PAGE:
At Smith Corona, we have built our business around the barcode. Without it, the label industry wouldn’t have experienced the growth that it has over the past 20 years. It’s easy to forget that some businesses are just starting to barcode and label. This guide is for those customers who are just beginning to use barcodes and need a good foundation.
Inventory management is an essential aspect for many businesses – big or small. While it is possible to track inventory by hand or with spreadsheets, using a barcode inventory system is much more efficient in the long run. It’s time to take control of your inventory and save yourself time, money, and unnecessary work with a barcode inventory system.
What are Barcodes?
In simple terms, a barcode is a picture with numbers or text, and the picture represents data visually. The picture stores information and with a scanner that product information can be instantly transferred to a computer.
Why Use Barcodes?
As a business grows, the need for a barcode inventory system becomes more and more necessary with more inventory to handle. Implementing one now will prepare you for the future and give you several benefits in the meantime!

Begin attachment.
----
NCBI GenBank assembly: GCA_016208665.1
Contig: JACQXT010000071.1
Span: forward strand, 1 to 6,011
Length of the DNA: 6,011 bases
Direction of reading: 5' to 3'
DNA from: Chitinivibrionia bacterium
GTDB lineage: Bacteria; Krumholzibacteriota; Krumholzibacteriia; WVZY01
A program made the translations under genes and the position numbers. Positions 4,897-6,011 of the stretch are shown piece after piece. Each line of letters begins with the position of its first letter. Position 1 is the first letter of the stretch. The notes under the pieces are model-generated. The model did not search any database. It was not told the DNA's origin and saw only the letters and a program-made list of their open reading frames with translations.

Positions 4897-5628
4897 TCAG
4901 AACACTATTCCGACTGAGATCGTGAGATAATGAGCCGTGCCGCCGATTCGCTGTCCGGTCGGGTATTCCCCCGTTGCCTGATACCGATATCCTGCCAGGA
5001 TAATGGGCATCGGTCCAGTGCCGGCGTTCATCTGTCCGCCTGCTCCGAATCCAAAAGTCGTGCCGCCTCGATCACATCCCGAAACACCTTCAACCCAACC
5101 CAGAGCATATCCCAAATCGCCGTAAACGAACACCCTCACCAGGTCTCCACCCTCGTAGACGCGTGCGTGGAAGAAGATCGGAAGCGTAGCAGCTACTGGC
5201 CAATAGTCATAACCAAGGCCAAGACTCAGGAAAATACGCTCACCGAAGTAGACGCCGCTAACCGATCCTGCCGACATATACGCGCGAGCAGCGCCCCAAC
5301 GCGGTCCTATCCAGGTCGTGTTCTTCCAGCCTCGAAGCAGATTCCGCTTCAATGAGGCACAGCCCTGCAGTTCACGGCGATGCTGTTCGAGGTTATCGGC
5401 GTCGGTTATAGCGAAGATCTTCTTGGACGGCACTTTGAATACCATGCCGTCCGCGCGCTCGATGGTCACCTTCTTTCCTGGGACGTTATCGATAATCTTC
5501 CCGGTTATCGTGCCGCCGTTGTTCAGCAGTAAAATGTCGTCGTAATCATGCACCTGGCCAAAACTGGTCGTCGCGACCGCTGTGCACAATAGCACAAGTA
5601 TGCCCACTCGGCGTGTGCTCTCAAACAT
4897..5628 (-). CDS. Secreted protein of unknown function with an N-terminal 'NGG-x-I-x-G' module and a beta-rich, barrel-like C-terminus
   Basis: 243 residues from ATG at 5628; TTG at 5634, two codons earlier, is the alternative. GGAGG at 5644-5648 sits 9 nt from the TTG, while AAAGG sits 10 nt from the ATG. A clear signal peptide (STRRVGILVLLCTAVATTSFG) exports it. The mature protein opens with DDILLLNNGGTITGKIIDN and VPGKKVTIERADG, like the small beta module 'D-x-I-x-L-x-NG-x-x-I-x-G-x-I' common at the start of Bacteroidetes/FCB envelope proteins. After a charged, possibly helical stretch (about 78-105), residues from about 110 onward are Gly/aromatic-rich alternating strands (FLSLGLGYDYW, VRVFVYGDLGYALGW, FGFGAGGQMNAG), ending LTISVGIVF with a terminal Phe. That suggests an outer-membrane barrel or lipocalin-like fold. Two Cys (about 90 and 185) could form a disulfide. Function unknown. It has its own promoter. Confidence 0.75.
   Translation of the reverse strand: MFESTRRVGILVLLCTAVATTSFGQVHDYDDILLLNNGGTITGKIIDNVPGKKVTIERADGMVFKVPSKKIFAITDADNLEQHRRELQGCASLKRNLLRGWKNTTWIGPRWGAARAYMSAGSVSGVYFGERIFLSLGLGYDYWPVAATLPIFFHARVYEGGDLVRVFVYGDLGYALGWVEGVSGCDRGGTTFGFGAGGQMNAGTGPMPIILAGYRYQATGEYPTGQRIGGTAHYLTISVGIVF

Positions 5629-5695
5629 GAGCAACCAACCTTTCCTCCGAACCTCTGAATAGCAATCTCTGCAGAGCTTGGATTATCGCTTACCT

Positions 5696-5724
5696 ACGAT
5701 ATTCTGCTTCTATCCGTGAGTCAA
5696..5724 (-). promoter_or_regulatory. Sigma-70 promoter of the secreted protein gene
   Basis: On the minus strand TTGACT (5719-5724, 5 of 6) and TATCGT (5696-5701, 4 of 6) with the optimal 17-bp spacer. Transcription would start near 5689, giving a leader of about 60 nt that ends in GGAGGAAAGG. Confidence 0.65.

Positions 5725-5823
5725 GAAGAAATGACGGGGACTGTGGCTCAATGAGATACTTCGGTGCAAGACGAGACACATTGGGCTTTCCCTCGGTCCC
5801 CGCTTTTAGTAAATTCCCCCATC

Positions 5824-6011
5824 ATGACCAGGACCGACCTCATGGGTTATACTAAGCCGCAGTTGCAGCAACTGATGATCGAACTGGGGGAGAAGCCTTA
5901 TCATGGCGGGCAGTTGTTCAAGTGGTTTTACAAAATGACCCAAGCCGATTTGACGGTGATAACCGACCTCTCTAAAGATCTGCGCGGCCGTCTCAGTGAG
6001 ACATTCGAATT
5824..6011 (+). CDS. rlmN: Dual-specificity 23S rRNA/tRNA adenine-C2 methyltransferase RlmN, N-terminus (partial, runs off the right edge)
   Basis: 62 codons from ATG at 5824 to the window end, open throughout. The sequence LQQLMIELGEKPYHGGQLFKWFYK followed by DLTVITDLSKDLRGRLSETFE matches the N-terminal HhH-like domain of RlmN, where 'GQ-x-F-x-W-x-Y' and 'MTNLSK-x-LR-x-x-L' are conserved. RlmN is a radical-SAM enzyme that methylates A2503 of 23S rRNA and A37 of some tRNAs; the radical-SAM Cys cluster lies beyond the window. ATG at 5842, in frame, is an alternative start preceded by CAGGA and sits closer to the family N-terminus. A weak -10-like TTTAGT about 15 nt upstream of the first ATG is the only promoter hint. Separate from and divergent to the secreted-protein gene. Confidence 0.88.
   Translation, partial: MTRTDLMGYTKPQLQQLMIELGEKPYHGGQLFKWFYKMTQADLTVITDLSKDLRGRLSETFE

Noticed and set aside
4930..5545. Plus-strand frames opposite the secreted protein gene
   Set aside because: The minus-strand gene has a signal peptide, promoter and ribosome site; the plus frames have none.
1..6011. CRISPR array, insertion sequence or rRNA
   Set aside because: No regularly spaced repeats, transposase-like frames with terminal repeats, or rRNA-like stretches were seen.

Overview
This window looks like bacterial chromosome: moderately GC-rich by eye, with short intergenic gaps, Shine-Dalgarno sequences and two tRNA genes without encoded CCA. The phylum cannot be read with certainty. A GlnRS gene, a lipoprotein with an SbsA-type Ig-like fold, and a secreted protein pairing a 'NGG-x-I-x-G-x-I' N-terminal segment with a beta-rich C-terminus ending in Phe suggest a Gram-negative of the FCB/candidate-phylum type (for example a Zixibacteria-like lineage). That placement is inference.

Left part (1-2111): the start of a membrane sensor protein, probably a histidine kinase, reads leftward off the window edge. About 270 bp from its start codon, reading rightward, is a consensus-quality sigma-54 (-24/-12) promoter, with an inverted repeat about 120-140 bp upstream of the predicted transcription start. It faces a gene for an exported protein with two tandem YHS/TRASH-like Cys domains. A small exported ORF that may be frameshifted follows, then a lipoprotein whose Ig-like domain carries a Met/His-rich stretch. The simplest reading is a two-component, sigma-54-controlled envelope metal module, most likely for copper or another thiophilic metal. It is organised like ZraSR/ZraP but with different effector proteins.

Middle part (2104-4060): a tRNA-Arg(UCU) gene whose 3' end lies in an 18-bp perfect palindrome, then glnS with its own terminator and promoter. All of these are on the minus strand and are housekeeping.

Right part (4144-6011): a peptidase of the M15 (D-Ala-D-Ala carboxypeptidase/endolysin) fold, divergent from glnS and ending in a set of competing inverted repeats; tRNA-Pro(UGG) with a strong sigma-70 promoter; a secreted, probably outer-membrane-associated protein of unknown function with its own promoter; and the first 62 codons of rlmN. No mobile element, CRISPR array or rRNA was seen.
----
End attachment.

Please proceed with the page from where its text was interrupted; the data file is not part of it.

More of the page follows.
A barcode inventory system is much more accurate than keeping inventory by hand. Human error can be severely reduced with barcodes and your inventory will have more accurate data. In fact, studies show that a person will make at least one date-entry mistake every 250 keystrokes. A computer has an error rate of one error every 36 trillion characters scanned.
With barcodes, you can easily find out what you have in stock and what you don’t. When a customer buys a product, you can scan the barcode and take it out of your inventory records immediately. You will always have accurate and real-time inventory data so you can make proper business decisions throughout the day.
With barcodes on your inventory, all of your products can be instantly read and data can be easily transferred to a computer. This will make the process of checking a customer out after a purchase much faster. Instead of manually entering each product and figuring out the total price, the computer can do it for you.